Tarbell helped make me insane

Roy J. Tellason rtellason at verizon.net
Wed Nov 14 23:18:44 CST 2007


On Wednesday 14 November 2007 23:44, Fred Cisin wrote:
> > > Then they switched to selling a sandwich board that added a 179x for
> > > double density, while still retaining the 1771, for the oddball DAMs
> > > that it could provide (needed for TRS80)
>
> On Wed, 14 Nov 2007, Roy J. Tellason wrote:
> > What was oddball about DRAM (Is that what you meant?) for those machines?
>
> Well, I'm sure that there ARE some oddball DRAMs, but that ISN'T what I
> meant.
>
> DAM is Data Address Mark.

Ok.  I'm glad I asked.  :-)

> Oversimplifying just enough to offend the experts, . . .
> it is a slightly "out of spec" byte (such as missing a clock pulse) that
> can be used to provide an out-of-band signal to the disk controller,
> to mark the start of a block of data.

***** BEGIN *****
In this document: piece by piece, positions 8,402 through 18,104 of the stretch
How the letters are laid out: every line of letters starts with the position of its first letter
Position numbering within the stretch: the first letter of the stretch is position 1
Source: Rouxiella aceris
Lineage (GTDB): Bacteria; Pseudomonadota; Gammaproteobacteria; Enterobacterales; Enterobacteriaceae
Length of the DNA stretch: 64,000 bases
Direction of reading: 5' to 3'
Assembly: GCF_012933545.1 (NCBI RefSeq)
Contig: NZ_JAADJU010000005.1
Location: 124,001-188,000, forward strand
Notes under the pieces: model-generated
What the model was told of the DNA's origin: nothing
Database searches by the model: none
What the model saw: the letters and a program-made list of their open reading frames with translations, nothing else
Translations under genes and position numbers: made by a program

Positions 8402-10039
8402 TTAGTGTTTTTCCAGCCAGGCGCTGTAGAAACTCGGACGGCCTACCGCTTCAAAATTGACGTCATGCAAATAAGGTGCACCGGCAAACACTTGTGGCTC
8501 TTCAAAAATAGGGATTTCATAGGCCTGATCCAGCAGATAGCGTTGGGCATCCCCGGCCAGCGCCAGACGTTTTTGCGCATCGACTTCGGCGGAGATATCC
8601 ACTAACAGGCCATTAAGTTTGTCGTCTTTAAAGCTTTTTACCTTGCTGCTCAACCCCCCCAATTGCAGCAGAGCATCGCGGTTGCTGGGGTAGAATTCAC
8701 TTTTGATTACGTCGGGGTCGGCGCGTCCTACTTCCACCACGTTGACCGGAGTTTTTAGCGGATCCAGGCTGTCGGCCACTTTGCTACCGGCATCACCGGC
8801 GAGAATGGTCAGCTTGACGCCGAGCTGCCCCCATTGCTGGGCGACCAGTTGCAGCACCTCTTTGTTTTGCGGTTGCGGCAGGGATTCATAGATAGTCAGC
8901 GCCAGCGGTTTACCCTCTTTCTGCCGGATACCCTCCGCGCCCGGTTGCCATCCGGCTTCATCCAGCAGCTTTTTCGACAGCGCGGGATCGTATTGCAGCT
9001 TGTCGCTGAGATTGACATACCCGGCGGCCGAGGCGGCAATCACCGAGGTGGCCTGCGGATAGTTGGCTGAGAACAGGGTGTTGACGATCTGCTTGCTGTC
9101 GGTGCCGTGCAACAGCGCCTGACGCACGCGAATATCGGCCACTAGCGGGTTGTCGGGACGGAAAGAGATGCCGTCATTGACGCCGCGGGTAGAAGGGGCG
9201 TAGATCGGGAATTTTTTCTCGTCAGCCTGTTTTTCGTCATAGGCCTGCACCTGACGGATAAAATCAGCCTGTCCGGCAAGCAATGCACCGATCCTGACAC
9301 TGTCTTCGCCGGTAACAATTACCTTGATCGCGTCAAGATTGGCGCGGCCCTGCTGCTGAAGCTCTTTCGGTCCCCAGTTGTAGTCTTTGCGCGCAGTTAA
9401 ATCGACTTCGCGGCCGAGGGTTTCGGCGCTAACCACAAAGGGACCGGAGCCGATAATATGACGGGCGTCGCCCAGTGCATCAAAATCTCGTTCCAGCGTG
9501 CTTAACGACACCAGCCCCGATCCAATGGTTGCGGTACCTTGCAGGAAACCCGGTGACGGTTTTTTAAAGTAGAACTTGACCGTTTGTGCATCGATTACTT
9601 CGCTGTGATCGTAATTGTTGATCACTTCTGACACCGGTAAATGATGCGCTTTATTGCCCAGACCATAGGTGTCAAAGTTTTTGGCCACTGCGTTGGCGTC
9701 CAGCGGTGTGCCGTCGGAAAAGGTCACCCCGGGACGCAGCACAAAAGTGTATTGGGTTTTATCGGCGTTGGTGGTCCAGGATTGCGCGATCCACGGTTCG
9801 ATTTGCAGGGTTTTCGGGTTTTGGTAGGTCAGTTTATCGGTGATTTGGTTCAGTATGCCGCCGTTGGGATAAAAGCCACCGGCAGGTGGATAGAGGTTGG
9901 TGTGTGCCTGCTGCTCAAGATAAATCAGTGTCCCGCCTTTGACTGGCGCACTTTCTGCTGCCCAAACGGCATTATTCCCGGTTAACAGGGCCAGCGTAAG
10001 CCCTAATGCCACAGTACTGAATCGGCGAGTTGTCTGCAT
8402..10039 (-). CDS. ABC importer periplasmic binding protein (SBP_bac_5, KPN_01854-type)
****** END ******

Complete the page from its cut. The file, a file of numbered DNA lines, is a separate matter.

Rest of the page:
> The 1771 could provide a bunch of different ones.
> The 179x could provide some, but not all of the ones that the 1771 could
> handle.

This is interesting,  I had no idea about those differences between those two 
parts.

> Unfortunately, Model I TRS-DOS (1771) used some that the 179x could not
> create.  Therefore, there wasn't any practical way to create a disk
> using a 179x that UNMODIFIED Model I TRS-DOS could handle.

Makes sense.

> There are unconfirmed stories that the reason that TRS-DOS used "oddball"
> ones was due to a misprint on a spec sheet.

Heaven only knows,  at this point.

I don't recall having those 17xx parts in the datasheets yet, I guess I'll 
have to dig some up and add them in there.  I also remember one that I think 
I ran into in some of the Osborne stuff -- MB8877 sounds about right -- that 
seemed to be equivalent to one of those.  And there was some common data 
separator part I used to run into all the time, too -- 9316 sound at all 
familiar?  I forget if that's it or not but at one point in time I found 
myself with three different machines and all three of them had the same FDC 
and data separator chips in them.

-- 
Member of the toughest, meanest, deadliest, most unrelenting -- and
ablest -- form of life in this section of space,  a critter that can
be killed but can't be tamed.  --Robert A. Heinlein, "The Puppet Masters"
-
Information is more dangerous than cannon to a society ruled by lies. --James 
M Dakin




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